A Tools Dictionary....
HAMMER: Originally employed as a weapon of war, the hammer nowadays is used as a kind of divining rod to locate expensive parts not far from the object we are trying to hit.
MECHANIC'S KNIFE : Used to open and deftly slice through the contents of cardboard cartons delivered to your front door; works particularly well on contents such as seat covers, gaskets, vinyl records, liquids in plastic bottles, collector magazines, refund checks, and rubber or plastic parts.
BELT SANDER : An electric sanding tool commonly used to convert minor touch-up jobs into major refinishing jobs.
TABLE SAW : A large stationary power tool commonly used to launch wood projectiles for testing wall integrity.
BAND SAW : A large stationary power saw primarily used by most shops to cut good aluminum sheet into smaller pieces that more easily fit into the trash can after you cut on the inside of the line instead of the outside edge.
ELECTRIC HAND DRILL: Normally used for spinning steel Pop rivets in their holes until you die of old age, but it also works great for drilling holes just above wiring harnesses and fuel lines.
PLIERS: Used to round off bolt heads. Sometimes used in the creation of blood-blisters.
HACKSAW: One of a family of cutting tools built on the Ouija board principle. It transforms human energy into a crooked, unpredictable motion, and the more you attempt to influence its course, the more dismal your future becomes.
VISE-GRIPS: Generally used after pliers to completely round off bolt heads. If nothing else is available, they can also be used to transfer intense welding heat to the palm of your hand.
OXYACETELENE TORCH: Used almost entirely for lighting those stale garage cigarettes you keep hidden in the back of the drawer where you keep all those cheap hand tools that no longer work (what wife would think to look in there?) because you can never remember to buy lighter fluid for the Zippo lighter you got from the PX at Fort Campbell.
ZIPPO LIGHTER: See oxyacetelene torch.
DRILL PRESS: A tall upright machine useful for suddenly snatching flat metal bar stock out of your hands so that it smacks you in the chest and flings your beer across the room, splattering it against the Rolling Stones poster over the bench grinder.
WIRE WHEEL: Cleans rust off old bolts and then throws them somewhere under the workbench with the speed of light. Also removes fingerprint whorls and hard-earned guitar callouses in about the time it takes you to say, "Eric Clapton".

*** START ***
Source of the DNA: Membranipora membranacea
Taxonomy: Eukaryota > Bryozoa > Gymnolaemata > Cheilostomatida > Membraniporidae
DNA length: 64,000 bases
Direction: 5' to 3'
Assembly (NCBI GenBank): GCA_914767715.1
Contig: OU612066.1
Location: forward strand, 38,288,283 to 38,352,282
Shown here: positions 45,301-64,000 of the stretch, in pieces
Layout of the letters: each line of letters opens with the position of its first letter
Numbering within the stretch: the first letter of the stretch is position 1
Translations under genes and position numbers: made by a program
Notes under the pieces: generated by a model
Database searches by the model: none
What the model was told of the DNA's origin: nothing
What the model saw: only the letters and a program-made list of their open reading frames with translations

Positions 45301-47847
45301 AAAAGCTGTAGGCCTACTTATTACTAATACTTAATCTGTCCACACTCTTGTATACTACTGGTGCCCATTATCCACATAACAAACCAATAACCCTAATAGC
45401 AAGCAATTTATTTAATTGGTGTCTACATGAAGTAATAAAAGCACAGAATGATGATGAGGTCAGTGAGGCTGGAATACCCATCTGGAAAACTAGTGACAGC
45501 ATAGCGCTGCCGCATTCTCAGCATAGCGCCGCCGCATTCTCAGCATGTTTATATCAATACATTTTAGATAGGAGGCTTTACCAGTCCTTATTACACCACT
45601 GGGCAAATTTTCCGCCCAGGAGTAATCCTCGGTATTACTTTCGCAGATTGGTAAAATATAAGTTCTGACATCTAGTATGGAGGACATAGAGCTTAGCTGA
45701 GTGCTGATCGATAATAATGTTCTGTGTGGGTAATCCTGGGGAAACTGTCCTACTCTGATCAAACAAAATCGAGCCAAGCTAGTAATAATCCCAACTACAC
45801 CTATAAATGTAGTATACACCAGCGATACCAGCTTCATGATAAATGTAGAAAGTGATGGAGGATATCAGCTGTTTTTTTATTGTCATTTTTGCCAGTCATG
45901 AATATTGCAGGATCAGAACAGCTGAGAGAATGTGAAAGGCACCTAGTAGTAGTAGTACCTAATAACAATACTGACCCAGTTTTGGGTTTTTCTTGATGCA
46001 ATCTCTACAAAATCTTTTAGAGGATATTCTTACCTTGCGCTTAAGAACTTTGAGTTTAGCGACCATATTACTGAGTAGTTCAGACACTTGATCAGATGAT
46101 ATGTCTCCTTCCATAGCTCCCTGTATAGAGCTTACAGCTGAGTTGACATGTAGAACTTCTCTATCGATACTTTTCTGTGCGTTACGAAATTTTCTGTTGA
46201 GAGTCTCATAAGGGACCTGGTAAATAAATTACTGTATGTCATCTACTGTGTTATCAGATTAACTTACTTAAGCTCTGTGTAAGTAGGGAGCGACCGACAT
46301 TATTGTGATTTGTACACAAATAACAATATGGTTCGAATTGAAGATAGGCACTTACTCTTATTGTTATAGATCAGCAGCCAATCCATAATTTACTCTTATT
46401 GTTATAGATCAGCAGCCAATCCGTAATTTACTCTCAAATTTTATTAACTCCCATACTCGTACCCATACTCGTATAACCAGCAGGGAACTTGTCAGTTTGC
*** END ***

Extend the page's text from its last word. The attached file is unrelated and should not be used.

HYDRAULIC FLOOR JACK: Used for lowering a Mustang to the ground after you have installed a set of Ford Motorsports lowered road springs, trappng the jack handle firmly under the front air dam.
EIGHT-FOOT LONG DOUGLAS FIR 2X4: Used for levering a car upward off a hydraulic jack.
TWEEZERS: A tool for removing wood splinters.
PHONE: Tool for calling your neighbor to see if he has another hydraulic floor jack.
SNAP-ON GASKET SCRAPER: Theoretically useful as a sandwich tool for spreading mayonnaise; used mainly for getting dog-doo off your boot.
E-Z OUT BOLT AND STUD EXTRACTOR: A tool that snaps off in bolt holes and is ten times harder than any known drill bit.
TIMING LIGHT: A stroboscopic instrument for illuminating grease buildup on crankshaft pulleys.
TWO-TON HYDRAULIC ENGINE HOIST: A handy tool for testing the tensile strength of ground straps and hydraulic clutch lines you have forgotten to disconnect.
CRAFTSMAN 1/2 x 16-INCH SCREWDRIVER: A large motor mount prying tool that inexplicably has an accurately machined screwdriver tip on the end without the handle.
BATTERY ELECTROLYTE TESTER: A handy tool for transferring sulfuric acid from the car battery to the inside of your toolbox after determining that your battery is dead as a doornail, just as you thought.
AVIATION METAL SNIPS: See hacksaw.
TROUBLE LIGHT: The mechanic's own tanning booth. Sometimes called a drop light, it is a good source of vitamin D, "the sunshine vitamin", which is not otherwise found under cars at night. Health benefits aside, its main purpose is to consume 40-watt light bulbs at about the same rate that 105-mm howitzer shells might be used during, say, the first few hours of the Battle of the Bulge. More often dark than light, its name is somewhat misleading.
PHILLIPS SCREWDRIVER: Normally used to stab the lids of old-style paper-and-tin oil cans and splash oil on your shirt; can also be used, as the name implies, to round off Phillips screw heads.
AIR COMPRESSOR: A machine that takes energy produced in a coal-burning power plant 200 miles away and transforms it into compressed air that travels by hose to a Chicago Pneumatic impact wrench that grips rusty bolts last tightened 40 years ago by someone in Detroit, and rounds them off.
WHITWORTH SOCKETS: Once used for working on older British cars and motorcycles, they are now used mainly for impersonating that 9/16 or 1/2 socket you've been searching for the last hour. Referred to as 'Worthless Sockets' until this time.
PRY BAR: A tool used to crumple the metal surrounding that clip or bracket you needed to remove in order to replace a 50¢ part.
HOSE CUTTER: A tool used to cut hoses too short.
DAMMIT TOOL: Any handy tool that you grab and throw across the garage while yelling " DAMMIT " at the top of your lungs. It is also the next tool that you will need. Sundays are found to be the most prevalent day for the appearance of these tools, contrary to religious beliefs.
EXPLETIVE: A balm, usually applied verbally in hindsight, which somehow eases those pains and indignities following our every deficiency in foresight. Again, Sundays are not necessarily exempt.